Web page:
I would like to share with you an article about my cousin, Major David (Dudi) Zohar, and our grandmother, Frania Goldhar, whom I remembered in my benediction for the ZOA, which I posted on September 14.

Apache Pilot Made a Grandmother Proud: “He’s My Revenge Against the Nazis”

Frania Goldhar, the grandmother of Maj. (res.) David (Dudi) Zohar, who was killed in a helicopter crash, was a Holocaust survivor. ‘She finished her lectures to children by saying she has a grandson in the Air Force. The Nazis tried to exterminate her, and now she has a grandson that’s part of Israel’s defense,’ Zohar told Yedioth Ahronoth in an interview in January.

Published: 08.08.17

Maj. (res.) David (Dudi) Zohar, who was killed in an Apache helicopter crash at the Ramon Air Base on Monday night, made his grandmother Frania Goldhar, a Holocaust survivor, very proud when he became a pilot in the Air Force. “This is her pride and also her revenge against the Nazi enemy,” Zohar told Yedioth Ahronoth in an interview in January, shortly after she passed away. Zohar, a 43-year-old father-of-five, will be laid to rest at 6:30pm Tuesday at the cemetery in Haifa. “My grandmother gave lectures to children about the Holocaust,” Zohar said in January. “She always finished her lectures by saying today she has a grandson in the Air Force, and this was her revenge against the Nazis. They tried to exterminate her, and now she has a grandson who is part of the State of Israel’s defense apparatus.”

The interview with Zohar featured an emotional photo of Frania waving to her grandson who is flying a combat helicopter over her home with her arm stretched out, showing the number the Nazis branded her with when she was 21 years old: 50909.

The photo was taken some seven years ago, when Frania was 88 years old. “This is a photo of victory,” said Frania’s son, Eli, who took the photo.

“Her entire life, my grandmother worked for her family and took care of everyone. If I was able to make her proud, that makes me very proud,” Zohar

Frania passed away earlier this year at the age of 95. Her husband passed away from a heart attack when he was only 57. Four years later, her younger son Koby was killed when he was only 16 when a tractor he was riding flipped over.

Her son, Eli, said his mother had two main lessons she made sure to instill in her children. “She always said, ‘life is a gift, and this gift must be protected and make the most out of it.’ The second sentence was that ‘We only have one country, the State of Israel, and we need to protect our country, because if we wouldn’t have Israel, we wouldn’t have anything.”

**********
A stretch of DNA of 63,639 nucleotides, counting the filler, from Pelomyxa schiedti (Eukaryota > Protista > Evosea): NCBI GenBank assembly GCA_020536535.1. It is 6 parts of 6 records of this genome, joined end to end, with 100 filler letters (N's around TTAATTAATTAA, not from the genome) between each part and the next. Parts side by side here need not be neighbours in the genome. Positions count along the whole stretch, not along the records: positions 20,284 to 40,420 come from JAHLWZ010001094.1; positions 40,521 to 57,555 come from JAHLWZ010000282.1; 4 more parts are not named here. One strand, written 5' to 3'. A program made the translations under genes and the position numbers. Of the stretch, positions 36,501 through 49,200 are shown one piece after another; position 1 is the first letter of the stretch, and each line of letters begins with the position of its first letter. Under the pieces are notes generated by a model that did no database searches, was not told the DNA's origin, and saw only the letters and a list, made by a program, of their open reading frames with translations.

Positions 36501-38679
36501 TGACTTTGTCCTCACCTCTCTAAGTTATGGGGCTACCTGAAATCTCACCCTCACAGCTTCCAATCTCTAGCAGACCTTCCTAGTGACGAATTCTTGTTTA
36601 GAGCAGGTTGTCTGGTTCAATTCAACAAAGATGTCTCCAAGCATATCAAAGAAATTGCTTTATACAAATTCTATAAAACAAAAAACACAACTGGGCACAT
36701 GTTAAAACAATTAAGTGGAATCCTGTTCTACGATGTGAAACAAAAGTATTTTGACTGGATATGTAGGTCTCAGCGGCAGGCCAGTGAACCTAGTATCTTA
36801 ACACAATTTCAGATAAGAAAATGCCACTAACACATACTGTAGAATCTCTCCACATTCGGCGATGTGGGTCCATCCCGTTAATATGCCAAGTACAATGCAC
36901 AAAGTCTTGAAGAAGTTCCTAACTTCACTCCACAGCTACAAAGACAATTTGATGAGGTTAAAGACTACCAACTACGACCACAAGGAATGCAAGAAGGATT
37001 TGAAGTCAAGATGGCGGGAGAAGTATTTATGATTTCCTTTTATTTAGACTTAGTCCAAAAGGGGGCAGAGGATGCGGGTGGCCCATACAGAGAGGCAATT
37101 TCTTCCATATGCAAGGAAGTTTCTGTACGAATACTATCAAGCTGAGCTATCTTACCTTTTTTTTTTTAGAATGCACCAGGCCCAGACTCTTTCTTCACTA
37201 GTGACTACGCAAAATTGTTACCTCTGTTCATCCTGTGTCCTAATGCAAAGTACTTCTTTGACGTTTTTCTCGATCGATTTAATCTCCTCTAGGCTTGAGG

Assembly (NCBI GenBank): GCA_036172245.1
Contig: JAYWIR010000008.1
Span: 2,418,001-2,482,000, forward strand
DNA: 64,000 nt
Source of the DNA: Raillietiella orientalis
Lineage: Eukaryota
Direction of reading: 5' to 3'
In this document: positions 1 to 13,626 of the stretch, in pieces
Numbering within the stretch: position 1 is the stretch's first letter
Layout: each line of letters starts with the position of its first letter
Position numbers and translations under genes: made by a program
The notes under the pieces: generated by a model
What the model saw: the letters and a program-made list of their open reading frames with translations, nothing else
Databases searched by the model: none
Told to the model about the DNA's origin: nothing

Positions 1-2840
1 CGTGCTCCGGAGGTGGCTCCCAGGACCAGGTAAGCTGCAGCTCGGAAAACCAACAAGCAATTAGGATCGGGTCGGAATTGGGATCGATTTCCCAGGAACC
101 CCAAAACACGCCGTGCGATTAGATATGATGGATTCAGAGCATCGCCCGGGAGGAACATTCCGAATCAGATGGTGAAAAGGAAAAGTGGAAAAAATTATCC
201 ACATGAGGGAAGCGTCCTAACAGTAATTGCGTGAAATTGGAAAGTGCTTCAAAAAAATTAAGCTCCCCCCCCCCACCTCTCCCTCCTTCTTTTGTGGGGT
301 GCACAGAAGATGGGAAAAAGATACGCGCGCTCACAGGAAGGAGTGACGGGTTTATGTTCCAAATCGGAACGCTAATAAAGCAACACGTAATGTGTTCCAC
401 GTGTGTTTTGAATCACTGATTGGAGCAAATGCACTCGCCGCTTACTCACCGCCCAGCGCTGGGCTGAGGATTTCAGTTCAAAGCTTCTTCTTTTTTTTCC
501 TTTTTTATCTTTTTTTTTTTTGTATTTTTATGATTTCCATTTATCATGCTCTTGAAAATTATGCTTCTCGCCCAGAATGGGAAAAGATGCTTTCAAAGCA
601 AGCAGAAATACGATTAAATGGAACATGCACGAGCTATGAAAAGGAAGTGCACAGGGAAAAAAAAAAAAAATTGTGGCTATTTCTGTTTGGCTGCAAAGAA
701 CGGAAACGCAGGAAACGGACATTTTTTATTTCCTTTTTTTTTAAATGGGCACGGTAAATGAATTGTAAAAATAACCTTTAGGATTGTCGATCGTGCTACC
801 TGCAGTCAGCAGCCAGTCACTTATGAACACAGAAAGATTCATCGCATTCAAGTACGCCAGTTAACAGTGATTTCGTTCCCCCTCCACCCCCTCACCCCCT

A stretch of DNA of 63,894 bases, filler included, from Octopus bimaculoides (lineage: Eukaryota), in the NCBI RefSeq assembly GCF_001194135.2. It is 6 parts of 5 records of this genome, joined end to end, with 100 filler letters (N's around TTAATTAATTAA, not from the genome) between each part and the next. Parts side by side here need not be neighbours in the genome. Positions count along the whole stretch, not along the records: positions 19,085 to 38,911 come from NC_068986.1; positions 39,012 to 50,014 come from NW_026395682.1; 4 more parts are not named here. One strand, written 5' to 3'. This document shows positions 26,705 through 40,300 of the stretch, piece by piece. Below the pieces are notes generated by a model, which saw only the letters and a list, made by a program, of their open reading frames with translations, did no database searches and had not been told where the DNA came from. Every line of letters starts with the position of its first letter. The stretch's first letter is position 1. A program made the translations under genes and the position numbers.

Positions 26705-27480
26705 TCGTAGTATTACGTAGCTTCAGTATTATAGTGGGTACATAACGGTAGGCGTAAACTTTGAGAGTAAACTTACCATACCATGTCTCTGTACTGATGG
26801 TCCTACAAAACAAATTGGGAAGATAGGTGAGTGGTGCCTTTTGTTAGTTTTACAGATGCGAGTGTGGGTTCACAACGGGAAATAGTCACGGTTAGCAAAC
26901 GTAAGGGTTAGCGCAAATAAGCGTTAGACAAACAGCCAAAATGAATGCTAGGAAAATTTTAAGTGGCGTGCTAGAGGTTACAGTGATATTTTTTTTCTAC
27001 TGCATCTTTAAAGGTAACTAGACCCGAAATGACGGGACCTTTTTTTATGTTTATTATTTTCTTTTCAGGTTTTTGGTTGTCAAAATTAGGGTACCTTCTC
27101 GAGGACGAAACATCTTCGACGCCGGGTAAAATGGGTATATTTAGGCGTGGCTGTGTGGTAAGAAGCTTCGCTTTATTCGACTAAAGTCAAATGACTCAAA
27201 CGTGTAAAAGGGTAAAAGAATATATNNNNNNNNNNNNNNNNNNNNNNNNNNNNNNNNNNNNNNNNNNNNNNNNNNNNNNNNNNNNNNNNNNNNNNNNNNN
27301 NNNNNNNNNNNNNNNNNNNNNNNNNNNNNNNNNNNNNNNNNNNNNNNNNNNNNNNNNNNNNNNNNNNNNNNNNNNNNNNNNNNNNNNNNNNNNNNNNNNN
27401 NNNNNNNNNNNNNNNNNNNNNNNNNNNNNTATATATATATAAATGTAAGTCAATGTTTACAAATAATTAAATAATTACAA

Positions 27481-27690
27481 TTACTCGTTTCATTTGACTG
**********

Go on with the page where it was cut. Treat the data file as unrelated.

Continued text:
Near 9pm, an A-model Apache helicopter from the IAF’s Magic Touch Squadron was returning to the Ramon Air Base from a routine training flight when it encountered a technical malfunction.

The pilots reported the malfunction to the control tower and continued approaching for landing. Shortly after that, the helicopter crashed between the two runways in the base.

An initial investigation into the accident found no connection between the technical malfunction the helicopter experienced and the crack recently discovered in the posterior rotor blade of one of the IAF’s Apache helicopters during a routine check-up, which led to the grounding of two squadrons in June.

The Air Force is examining all lines of inquiry, but at this points it appears technical failure in the helicopter’s back rotor operations was the main factor that caused the crash. Investigators are now checking whether the technical failure originated in the steering or the propulsion system.

The investigation is being overseen by Col. A., an aircrew instructor at the IAF’s Command & Staff School and the former commander of a helicopter squadron.

The family commemorated Frania in a book documenting the story of her life, “Seal on my Heart,” which comes with a CD of her poems, some written while she incarcerated at the Auschwitz extermination camp.

“To tell everything is so difficult,” writes Frania at the beginning of the book, “I have not forgotten, these are things you cannot forget, but it’s better not to think about them again if you want to live under the sun, and not in the frayed shadows of nightmares. Most of my life I have driven the memories away, trying to go from moment to moment, from hour to hour, and move on, on and on.”

About being sent to Auschwitz, she wrote: “When I turned 21, time stopped, and from the moment I was thrown off the train to the day I was liberated, my life was suspended, as if I were the sleeping princess in the enchanted palace. But it was not a palace that kept me asleep, but the Auschwitz death camp, and no roses covered its walls, but electric barbed wire fences. The lips of a prince were not waiting for me, instead it was Dr. Mengele’s damning finger.”

On the number branded on her left arm, Frania wrote: “This is the name I received at the age of 21. From that moment on, I had no other name but this number, which is engraved in my flesh to this day.”

She painfully described the trauma of have to shave her hair. “I was willing to give up food, sleep, almost anything, but not my hair,” she said. “I obsessively kept my body and head clean. In spite of the terrible filth and the terrible lice that lurked in every corner of the camp, I managed to meet German standards and avoid the frequent shavings that were forced on us.”

But she was eventually forced to shave her hair. “I did not believe my hair would grow back and I mourned it bitterly. It was the last connection to everything that was dear to me,” she wrote.

Frania kept a paper bag at the entrance to her house for 50 years that read, among other things: “Knowing how to give is about listening to the other’s will, forgiving others’ mistake, sharing your loved one’s happiness, letting others make mistakes, and knowing how to accept.”